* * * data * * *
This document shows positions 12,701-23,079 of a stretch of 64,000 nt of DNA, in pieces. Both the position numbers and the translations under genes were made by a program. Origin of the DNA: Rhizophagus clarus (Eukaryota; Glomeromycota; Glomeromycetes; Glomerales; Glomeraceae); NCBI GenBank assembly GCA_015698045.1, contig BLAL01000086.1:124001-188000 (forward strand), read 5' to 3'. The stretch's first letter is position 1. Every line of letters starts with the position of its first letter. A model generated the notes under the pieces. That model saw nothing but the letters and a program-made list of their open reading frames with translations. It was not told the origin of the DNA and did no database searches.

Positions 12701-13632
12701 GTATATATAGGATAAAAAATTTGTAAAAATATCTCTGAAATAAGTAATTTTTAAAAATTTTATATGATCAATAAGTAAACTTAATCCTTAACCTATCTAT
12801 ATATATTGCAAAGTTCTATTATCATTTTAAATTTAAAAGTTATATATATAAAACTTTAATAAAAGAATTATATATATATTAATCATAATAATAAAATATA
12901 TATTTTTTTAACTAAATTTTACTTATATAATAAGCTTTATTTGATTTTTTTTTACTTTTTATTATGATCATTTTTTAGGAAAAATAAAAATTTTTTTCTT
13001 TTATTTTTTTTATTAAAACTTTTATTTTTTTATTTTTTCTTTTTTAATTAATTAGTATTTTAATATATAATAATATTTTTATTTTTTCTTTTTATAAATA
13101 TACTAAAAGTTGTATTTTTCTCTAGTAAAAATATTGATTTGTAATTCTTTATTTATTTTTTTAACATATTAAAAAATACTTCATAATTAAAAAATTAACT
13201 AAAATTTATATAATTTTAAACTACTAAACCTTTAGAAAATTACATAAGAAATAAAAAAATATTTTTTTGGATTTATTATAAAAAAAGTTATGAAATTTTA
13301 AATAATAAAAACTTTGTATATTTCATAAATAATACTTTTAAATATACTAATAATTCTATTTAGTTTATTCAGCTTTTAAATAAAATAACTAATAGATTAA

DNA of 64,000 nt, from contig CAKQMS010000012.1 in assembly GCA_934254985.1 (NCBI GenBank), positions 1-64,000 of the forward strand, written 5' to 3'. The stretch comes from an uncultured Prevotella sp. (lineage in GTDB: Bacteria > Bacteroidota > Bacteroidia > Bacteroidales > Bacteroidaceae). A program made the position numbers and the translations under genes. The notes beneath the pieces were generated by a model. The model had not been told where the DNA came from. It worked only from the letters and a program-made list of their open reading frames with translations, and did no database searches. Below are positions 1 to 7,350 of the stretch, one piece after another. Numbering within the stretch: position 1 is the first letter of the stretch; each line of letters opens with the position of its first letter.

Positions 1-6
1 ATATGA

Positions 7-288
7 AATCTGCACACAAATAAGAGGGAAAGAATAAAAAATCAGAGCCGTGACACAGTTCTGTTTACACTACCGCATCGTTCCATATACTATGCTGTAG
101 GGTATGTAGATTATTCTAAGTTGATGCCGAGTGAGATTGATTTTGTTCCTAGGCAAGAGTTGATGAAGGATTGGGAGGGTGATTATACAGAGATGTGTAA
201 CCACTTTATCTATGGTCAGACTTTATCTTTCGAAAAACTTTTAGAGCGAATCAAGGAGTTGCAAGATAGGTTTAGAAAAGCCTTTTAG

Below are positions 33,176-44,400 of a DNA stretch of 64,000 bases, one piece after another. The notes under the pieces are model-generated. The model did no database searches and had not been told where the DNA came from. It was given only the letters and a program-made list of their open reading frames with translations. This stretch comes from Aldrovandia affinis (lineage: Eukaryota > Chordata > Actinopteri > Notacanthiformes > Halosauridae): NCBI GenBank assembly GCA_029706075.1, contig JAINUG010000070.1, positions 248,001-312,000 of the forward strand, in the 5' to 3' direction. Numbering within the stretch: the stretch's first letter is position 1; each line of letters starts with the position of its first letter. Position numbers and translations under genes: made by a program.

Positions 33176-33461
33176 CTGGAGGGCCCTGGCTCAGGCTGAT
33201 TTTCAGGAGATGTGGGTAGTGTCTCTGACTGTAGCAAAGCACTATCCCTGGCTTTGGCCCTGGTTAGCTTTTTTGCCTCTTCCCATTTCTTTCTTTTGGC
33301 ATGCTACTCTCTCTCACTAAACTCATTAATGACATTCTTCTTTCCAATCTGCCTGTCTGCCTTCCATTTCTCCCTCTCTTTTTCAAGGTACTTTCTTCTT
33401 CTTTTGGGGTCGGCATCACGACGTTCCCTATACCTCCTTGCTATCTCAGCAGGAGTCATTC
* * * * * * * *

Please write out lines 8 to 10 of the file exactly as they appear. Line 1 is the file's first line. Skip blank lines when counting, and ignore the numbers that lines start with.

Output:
13201 AAAATTTATATAATTTTAAACTACTAAACCTTTAGAAAATTACATAAGAAATAAAAAAATATTTTTTTGGATTTATTATAAAAAAAGTTATGAAATTTTA
13301 AATAATAAAAACTTTGTATATTTCATAAATAATACTTTTAAATATACTAATAATTCTATTTAGTTTATTCAGCTTTTAAATAAAATAACTAATAGATTAA

DNA of 64,000 nt, from contig CAKQMS010000012.1 in assembly GCA_934254985.1 (NCBI GenBank), positions 1-64,000 of the forward strand, written 5' to 3'. The stretch comes from an uncultured Prevotella sp. (lineage in GTDB: Bacteria > Bacteroidota > Bacteroidia > Bacteroidales > Bacteroidaceae). A program made the position numbers and the translations under genes. The notes beneath the pieces were generated by a model. The model had not been told where the DNA came from. It worked only from the letters and a program-made list of their open reading frames with translations, and did no database searches. Below are positions 1 to 7,350 of the stretch, one piece after another. Numbering within the stretch: position 1 is the first letter of the stretch; each line of letters opens with the position of its first letter.